Foreboding tremors have rippled through the international community as tensions grow between Pyongyang and Washington. Intercontinental ballistic missile (ICBM) tests, aircraft carrier manoeuvres, back-and-forth threats, blustering bravado and UN Security Council sanctions have now been overshadowed by North Korea’s pledge to launch missiles near the US military bases on the island of Guam.
Rhetoric between the two countries has certainly intensified in the past few months. However, there are some guiding factors that allow us to speculate as to where the situation might lead. The US is still the global hegemon, yet finds itself increasingly challenged in the first few months of a new and erratic presidential administration. Its foreign policy is inconsistent and largely determined by a strong executive with incoherent convictions as to what it wants to achieve.
Where do we stand with North Korea?
This makes assessing the actual level of threat a difficult task. President Donald Trump is often possessed by fitful desires to fill the role of the ‘world’s policeman’, as evidenced by his recent declaration that military action in Venezuela is still a possibility – albeit an unlikely one in the eyes of many onlookers. Intervention in Venezuela would be extraordinary, however, given the escalation of events in North Korea – Trump’s undoubted priority for his security agenda.
From candidacy to presidency, Trump’s position has gone from diplomatic and “open to negotiations” to hardline, bellicose posturing. This discoursive dualism regarding Pyongyang is nothing new to the Trumpean universe. A recently resurfaced 1999 NBC interview was startlingly prophetic. It showed him discussing his view of US-North Korea relations, veering from advocating a policy of “negotiating like crazy” to suggesting preemptive strikes.
As Trump’s public statements are more and more inclined towards military action, two striking contradictions loom ominously. On the one hand, the US does not seem willing to recognise what it describes as an expansive and aggressive state as a fellow nuclear power. On the other, a “military solution” is not without its troublesome implications. A conventional pre-emptive military strike might not totally eliminate North Korea’s nuclear capabilities. Even if it does, there is still the matter of Pyongyang’s considerable conventional arsenal pointed directly at South Korea’s capital city of Seoul.
Destroying both North Korea’s nuclear and conventional capabilities in a comprehensive all-out surprise attack would certainly be a manoeuvre for the annals of military history. However, if anything were to go wrong (as they almost always do in complex and ambitious military operations), the consequences would be staggering.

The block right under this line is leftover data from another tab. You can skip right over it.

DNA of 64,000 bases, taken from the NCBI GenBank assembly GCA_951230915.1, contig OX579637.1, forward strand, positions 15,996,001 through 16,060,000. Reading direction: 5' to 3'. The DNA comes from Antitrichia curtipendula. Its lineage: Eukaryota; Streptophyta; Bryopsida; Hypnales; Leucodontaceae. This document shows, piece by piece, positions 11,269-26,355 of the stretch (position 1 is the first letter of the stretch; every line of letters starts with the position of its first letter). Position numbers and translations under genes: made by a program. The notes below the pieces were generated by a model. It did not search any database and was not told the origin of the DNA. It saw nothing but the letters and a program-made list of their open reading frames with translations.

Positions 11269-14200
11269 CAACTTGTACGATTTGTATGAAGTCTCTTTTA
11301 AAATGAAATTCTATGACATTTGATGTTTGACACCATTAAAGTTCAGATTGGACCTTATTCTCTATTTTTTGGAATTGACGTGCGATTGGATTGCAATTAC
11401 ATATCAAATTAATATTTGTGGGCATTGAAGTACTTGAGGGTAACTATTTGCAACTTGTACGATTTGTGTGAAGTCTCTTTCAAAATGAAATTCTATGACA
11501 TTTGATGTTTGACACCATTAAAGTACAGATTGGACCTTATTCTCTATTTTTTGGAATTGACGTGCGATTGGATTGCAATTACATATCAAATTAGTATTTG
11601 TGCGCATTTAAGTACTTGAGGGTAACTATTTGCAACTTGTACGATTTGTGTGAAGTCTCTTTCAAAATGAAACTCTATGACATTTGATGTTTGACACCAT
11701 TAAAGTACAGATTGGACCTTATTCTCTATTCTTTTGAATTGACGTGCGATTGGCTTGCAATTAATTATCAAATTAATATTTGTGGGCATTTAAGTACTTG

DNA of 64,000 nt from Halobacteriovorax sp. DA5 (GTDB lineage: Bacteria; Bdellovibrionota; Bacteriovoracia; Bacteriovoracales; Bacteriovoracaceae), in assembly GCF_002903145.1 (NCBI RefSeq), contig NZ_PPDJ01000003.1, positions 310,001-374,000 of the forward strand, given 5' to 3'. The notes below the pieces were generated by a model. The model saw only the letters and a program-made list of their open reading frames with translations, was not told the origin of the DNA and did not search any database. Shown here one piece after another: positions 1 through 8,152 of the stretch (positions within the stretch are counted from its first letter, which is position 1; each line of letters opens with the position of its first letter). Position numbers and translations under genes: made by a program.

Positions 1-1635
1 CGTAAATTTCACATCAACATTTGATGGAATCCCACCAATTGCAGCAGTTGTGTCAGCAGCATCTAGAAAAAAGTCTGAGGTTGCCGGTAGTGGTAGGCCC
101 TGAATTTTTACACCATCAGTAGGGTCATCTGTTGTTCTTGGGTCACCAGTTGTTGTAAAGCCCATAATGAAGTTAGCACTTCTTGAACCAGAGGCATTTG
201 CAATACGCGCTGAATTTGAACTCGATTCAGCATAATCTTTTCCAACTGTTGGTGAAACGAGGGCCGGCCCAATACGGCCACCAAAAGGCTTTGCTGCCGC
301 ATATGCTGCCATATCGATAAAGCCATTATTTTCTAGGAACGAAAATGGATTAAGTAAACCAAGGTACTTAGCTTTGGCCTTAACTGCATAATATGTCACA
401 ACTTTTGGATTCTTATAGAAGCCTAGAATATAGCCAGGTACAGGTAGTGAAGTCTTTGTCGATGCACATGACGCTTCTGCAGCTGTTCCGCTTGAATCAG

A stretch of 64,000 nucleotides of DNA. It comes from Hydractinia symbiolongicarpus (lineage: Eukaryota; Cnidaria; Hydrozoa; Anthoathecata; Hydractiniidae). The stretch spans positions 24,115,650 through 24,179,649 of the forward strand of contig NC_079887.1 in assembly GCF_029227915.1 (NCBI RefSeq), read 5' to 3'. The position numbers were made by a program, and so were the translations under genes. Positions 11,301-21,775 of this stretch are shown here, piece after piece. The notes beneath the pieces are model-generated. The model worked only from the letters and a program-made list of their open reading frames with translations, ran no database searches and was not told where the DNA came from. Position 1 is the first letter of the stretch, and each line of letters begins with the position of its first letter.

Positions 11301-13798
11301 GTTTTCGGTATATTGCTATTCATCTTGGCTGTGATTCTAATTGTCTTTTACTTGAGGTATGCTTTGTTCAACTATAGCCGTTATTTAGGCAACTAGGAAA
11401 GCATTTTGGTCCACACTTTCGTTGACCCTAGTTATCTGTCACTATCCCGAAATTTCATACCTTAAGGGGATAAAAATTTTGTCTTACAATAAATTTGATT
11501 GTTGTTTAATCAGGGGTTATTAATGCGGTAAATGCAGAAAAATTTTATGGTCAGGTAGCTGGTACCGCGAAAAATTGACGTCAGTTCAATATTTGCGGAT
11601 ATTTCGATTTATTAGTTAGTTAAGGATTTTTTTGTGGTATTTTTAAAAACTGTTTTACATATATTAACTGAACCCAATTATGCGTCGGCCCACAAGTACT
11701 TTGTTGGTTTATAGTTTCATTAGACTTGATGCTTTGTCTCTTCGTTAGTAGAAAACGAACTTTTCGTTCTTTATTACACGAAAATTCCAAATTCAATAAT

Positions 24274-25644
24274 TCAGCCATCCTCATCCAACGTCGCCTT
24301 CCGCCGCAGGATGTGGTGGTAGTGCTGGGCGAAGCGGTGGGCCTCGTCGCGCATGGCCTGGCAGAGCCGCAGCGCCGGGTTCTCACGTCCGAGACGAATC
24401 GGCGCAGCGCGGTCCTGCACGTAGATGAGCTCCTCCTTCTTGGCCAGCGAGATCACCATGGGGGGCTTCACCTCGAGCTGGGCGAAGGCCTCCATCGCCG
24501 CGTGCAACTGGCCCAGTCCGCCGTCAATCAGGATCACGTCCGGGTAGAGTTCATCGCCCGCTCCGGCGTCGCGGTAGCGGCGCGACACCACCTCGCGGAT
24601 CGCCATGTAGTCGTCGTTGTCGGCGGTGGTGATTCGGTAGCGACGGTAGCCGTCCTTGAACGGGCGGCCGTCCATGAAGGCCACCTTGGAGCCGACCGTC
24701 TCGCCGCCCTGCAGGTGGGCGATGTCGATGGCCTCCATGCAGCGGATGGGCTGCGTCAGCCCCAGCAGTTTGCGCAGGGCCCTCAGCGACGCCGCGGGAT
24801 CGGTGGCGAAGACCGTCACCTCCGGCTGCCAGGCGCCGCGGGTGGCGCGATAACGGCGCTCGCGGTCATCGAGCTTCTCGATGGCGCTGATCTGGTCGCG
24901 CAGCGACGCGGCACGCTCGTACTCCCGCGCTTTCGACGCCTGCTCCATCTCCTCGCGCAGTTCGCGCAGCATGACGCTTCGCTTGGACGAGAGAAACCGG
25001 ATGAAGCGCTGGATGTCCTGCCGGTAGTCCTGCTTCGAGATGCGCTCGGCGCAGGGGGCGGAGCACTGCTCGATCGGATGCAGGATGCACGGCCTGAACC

In addition, we must also consider North Korea’s borders both the Russian Federation and the People’s Republic of China. Not only are these two of the world’s three largest military powers, but China is Pyongyang’s formal ally. With regard to what Russia might do in response to the outbreak of a military conflict on its South Eastern border, it is hard to say. If we take into account the complicated relation it has developed with the US since the outbreak of the Ukrainian and Syrian conflicts, it is improbable that it would remain completely passive in the event of war in the Korean peninsula.
What are North Korea’s alternatives?
As far as the North Korean government is concerned, its options are no less complex. Since the end of the Cold War and collapse of the Soviet Union, Pyongyang has drawn one central lesson: in the age of US military supremacy, conventional military forces do not guarantee the safety of a country Washington decides to intervene in. Iraq, Libya and Syria serve as recent examples. The conclusion North Korea seems to have drawn from this is that its nuclear program is neither a tactical advantage nor a bargaining chip, it’s a necessary prerequisite to guarantee its survival.
Nevertheless, this has lead Pyongyang to develop a strangely dialectic relationship with its nuclear program: in order for a nuclear deterrent to work, it has to be credible in the eyes of other powers. However, the more believable it becomes, the more other countries feel threatened by it and are inclined to embark on an aggressive course of action to stop it. Caught up in this dynamic, North Korea now finds itself on the brink of war as a direct consequences of the policies designed to ensure its long term survival.
The reason for this is that many do not consider Pyongyang a rational actor. Rather they believe it to be an irrational, unstable and dangerous regime for whom the option of a preemptive nuclear strike against its enemies is a reasonable option within the framework of its peculiar brand of “anti-imperialism”.
Consequently, we see a country that is unable to obtain the recognition it seeks as a nuclear power in a potentially apocalyptic game of chicken with a superpower that can’t obtain the disarmament it demands. Ultimately, for the time being, there is not much we can do except wait for next week’s episode.